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Japan's SoftBank on course to buy T-Mobile

TOKYO--Japan's SoftBank plans to acquire T-Mobile US through its subsidiary Sprint in a move that would create the world's second largest mobile carrier by revenue after China Mobile, a report said Wednesday.

SoftBank intends to buy a majority stake in fourth-ranked U.S. wireless carrier T-Mobile in early 2014 in a transaction with an estimated price tag of more than 2 trillion yen (US$19 billion), the Nikkei business daily said.

It is in the final stages of talks with T-Mobile's parent, Deutsche Telekom of Germany, the economic daily quoted anonymous sources close to the matter as saying.

SoftBank declined to comment on the report. Shares in the firm fell 0.56 percent to 8,760 yen in Tokyo morning trade.

The purchase would boost the SoftBank group's annual revenue from mobile operations to US$69.4 billion, making it the world's No. 2 carrier behind China Mobile with US$90.4 billion, the Nikkei said citing, industry figures.

SoftBank had initially envisioned a stock swap but it is believed to have added a tender offer and other transactions to the list of options, since Deutsche Telekom prefers a cash deal, it said.

The Japanese group has begun talks with U.S. financial institutions for loans to finance the deal, it said.

SoftBank aims to compete better with the two U.S. giants — Verizon and AT&T — by integrating T-Mobile with Sprint to create a stronger number three player with some 100 million subscribers, it said.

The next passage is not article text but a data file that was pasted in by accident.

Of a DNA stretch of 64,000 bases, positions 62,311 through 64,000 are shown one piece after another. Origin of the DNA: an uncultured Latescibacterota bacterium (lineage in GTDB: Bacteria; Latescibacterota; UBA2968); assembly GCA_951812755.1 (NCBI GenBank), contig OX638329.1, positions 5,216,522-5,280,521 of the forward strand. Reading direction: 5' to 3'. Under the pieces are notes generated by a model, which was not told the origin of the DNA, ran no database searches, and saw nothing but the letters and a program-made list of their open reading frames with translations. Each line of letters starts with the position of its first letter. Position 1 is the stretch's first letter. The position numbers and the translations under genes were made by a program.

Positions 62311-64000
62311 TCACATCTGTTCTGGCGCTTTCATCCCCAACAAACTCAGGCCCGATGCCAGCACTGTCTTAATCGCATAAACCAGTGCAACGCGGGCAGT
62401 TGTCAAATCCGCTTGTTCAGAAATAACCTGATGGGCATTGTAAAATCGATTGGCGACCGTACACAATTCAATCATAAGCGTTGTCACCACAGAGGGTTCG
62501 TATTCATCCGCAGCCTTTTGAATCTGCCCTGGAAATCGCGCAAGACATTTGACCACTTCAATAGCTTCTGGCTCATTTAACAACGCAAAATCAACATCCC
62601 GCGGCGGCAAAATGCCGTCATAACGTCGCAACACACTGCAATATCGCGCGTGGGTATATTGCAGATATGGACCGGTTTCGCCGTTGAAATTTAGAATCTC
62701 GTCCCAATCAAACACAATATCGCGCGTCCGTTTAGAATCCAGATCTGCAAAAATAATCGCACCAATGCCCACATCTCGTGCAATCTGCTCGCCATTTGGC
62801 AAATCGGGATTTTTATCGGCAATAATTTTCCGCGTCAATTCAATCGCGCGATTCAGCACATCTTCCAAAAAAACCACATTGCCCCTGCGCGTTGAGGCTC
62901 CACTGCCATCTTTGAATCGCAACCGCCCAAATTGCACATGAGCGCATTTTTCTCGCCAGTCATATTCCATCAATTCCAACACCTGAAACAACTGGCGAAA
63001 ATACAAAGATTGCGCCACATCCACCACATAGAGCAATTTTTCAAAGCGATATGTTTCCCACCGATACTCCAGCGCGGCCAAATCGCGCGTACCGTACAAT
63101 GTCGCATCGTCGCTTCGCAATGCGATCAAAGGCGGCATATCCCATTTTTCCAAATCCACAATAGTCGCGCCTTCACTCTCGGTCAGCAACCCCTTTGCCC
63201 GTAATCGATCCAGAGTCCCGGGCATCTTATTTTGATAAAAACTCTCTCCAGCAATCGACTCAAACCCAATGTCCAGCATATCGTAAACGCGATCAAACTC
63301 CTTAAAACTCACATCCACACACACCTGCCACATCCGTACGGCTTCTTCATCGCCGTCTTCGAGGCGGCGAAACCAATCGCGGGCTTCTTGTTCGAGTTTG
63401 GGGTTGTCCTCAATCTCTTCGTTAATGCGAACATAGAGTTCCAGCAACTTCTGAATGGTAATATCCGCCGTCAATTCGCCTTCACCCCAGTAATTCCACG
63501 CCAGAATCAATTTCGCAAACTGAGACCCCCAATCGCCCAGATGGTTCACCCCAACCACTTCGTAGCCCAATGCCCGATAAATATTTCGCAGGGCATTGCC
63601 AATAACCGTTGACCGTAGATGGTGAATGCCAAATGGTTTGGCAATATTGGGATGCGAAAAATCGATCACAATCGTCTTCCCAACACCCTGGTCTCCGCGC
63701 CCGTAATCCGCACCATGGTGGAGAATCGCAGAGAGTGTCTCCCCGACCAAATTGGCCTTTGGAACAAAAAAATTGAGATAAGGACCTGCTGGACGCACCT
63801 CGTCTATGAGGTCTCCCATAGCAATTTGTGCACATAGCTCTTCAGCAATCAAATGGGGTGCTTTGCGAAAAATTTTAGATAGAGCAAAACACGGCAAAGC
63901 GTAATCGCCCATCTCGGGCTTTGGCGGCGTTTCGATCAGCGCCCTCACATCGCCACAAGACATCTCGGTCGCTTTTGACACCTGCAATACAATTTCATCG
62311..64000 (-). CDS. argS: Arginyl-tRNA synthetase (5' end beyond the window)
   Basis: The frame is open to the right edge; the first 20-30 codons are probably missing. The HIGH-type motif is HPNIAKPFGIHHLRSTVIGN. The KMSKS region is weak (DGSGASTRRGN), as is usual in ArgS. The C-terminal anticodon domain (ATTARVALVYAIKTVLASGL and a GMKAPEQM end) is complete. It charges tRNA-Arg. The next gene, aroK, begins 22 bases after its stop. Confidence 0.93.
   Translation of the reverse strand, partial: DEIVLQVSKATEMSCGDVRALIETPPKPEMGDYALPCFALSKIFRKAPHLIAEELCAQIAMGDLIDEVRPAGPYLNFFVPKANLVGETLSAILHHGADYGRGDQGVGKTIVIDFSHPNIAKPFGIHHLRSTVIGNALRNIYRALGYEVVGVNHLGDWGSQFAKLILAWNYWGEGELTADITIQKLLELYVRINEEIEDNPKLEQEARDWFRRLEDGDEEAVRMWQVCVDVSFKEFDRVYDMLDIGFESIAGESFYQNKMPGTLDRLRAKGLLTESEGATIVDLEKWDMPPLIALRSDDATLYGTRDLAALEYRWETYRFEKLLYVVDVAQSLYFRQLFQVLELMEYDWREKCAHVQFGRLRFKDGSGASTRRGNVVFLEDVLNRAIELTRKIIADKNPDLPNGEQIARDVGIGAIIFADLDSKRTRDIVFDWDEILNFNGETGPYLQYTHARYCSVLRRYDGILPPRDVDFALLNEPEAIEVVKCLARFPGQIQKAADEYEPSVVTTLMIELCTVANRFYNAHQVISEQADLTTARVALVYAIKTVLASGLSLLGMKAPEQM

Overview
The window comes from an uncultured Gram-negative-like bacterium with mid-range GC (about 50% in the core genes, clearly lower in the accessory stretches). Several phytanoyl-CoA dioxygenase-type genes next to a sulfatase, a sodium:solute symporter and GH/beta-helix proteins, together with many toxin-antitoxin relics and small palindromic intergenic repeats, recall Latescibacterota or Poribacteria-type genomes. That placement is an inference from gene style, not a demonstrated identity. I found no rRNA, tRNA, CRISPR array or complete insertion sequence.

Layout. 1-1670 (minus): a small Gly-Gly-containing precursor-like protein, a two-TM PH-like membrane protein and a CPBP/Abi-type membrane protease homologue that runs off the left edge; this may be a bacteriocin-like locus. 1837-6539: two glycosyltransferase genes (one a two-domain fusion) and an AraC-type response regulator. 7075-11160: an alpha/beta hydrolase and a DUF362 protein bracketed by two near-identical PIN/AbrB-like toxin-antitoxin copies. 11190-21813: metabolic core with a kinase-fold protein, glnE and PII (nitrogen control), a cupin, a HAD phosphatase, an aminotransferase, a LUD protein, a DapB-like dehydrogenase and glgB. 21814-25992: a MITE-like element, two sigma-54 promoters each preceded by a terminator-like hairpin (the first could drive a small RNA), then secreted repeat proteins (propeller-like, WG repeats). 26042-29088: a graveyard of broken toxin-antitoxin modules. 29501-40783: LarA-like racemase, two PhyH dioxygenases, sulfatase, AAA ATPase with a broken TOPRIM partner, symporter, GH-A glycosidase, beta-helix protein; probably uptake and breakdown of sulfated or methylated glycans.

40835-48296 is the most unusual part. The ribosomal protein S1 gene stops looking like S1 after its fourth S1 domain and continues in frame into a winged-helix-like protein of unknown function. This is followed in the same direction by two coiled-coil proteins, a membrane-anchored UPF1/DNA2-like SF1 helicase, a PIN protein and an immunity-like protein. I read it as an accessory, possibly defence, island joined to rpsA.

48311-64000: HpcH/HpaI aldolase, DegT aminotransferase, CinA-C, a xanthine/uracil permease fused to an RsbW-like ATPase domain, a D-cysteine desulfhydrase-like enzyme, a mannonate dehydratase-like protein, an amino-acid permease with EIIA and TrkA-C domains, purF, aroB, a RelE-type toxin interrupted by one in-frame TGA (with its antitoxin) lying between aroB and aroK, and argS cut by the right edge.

The deal needs approval by the U.S. Federal Communications Commission and the Department of Justice.

No. 3 U.S. mobile carrier Sprint in July closed a deal that allowed SoftBank to take a controlling stake for US$21.6 billion, the largest overseas acquisition ever by a Japanese firm.

The SoftBank deal received clearance from U.S. national security officials on condition of appointing an independent member to the Sprint board of directors to serve as security director.

AT&T sought to buy T-Mobile for US$39 billion in 2011 but backed down amid opposition from U.S. regulators.

As competition intensifies in the mobiles industry, Apple and China Mobile on Sunday unveiled an agreement to bring the iPhone to customers on a network with an estimated 760 million subscribers.

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In this June 11 file photo, customers await the opening of a shop of Japan's mobile carrier SoftBank in Tokyo. Japan's SoftBank plans to acquire T-Mobile U.S. through its subsidiary Sprint in a move that would create the world's second largest mobile carrier by revenue after China Mobile.

(AFP)

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